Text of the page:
In Barack Obama’s statement on the uprising in Libya Wednesday, he asserted somewhat counterfactually that “throughout this period of unrest and upheaval across the region the United States has maintained a set of core principles which guide our approach.” He added that “these principles apply to the situation in Libya” – and as he delineated them further, it became clear that he was siding strongly with the Libyan people and other Middle Eastern protesters, and that he was assuming that the recent Middle Eastern uprisings were all idealistic, humanistic pro-democracy movements. In reality, they’re anything but.
Obama condemned “the use of violence in Libya,” declaring that “the suffering and bloodshed is outrageous and it is unacceptable. So are threats and orders to shoot peaceful protesters and further punish the people of Libya.” He affirmed that “the United States also strongly supports the universal rights of the Libyan people,” and enumerated several of those rights: “That includes the rights of peaceful assembly, free speech, and the ability of the Libyan people to determine their own destiny.”How he can even say that "peaceful transition" bit without breaking out into peals of laughter is beyond all rational understanding.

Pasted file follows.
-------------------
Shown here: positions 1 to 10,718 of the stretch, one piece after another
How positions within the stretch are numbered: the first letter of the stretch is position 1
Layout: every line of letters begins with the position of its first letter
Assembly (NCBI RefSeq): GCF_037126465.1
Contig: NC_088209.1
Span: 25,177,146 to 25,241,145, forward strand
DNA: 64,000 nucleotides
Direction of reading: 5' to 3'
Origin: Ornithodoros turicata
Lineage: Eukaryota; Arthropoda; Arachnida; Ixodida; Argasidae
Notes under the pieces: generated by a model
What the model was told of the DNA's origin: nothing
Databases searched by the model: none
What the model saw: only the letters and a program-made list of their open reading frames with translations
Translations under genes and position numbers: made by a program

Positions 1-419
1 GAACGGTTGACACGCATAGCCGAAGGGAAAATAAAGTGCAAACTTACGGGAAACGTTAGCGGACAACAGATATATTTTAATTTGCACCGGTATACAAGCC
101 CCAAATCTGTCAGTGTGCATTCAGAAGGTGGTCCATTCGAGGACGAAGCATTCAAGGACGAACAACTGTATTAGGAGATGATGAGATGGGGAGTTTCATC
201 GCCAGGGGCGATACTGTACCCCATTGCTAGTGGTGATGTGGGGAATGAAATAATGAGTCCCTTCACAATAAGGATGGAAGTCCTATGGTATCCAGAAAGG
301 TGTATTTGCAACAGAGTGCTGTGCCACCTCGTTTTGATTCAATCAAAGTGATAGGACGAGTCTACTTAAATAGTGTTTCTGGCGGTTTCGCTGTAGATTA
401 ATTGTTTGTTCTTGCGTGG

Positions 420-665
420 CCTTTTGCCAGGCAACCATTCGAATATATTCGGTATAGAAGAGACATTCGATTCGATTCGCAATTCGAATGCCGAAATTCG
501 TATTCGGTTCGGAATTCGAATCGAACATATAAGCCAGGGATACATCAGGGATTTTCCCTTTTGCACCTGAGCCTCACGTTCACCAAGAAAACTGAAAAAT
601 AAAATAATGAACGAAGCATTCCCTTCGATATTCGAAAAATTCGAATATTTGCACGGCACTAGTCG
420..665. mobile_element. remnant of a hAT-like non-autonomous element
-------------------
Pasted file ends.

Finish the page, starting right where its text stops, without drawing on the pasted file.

That phrasing itself suggested that Obama envisioned the crowds thronging the streets of Tripoli, crying out for Gaddafi’s blood and holding up pictures of him with Stars of David drawn on his forehead, as something akin to the Founding Fathers of the United States of America in Congress assembled. He saw Jefferson and Madison elsewhere, also, as he added that “even as we are focused on the urgent situation in Libya,” his Administration was working to determine “how the international community can most effectively support the peaceful transition to democracy in both Tunisia and in Egypt.”...
How can Egypt "transition" peacefully into democracy? Such a feat is inconceivable while the supremacist Ikhwan is in the way.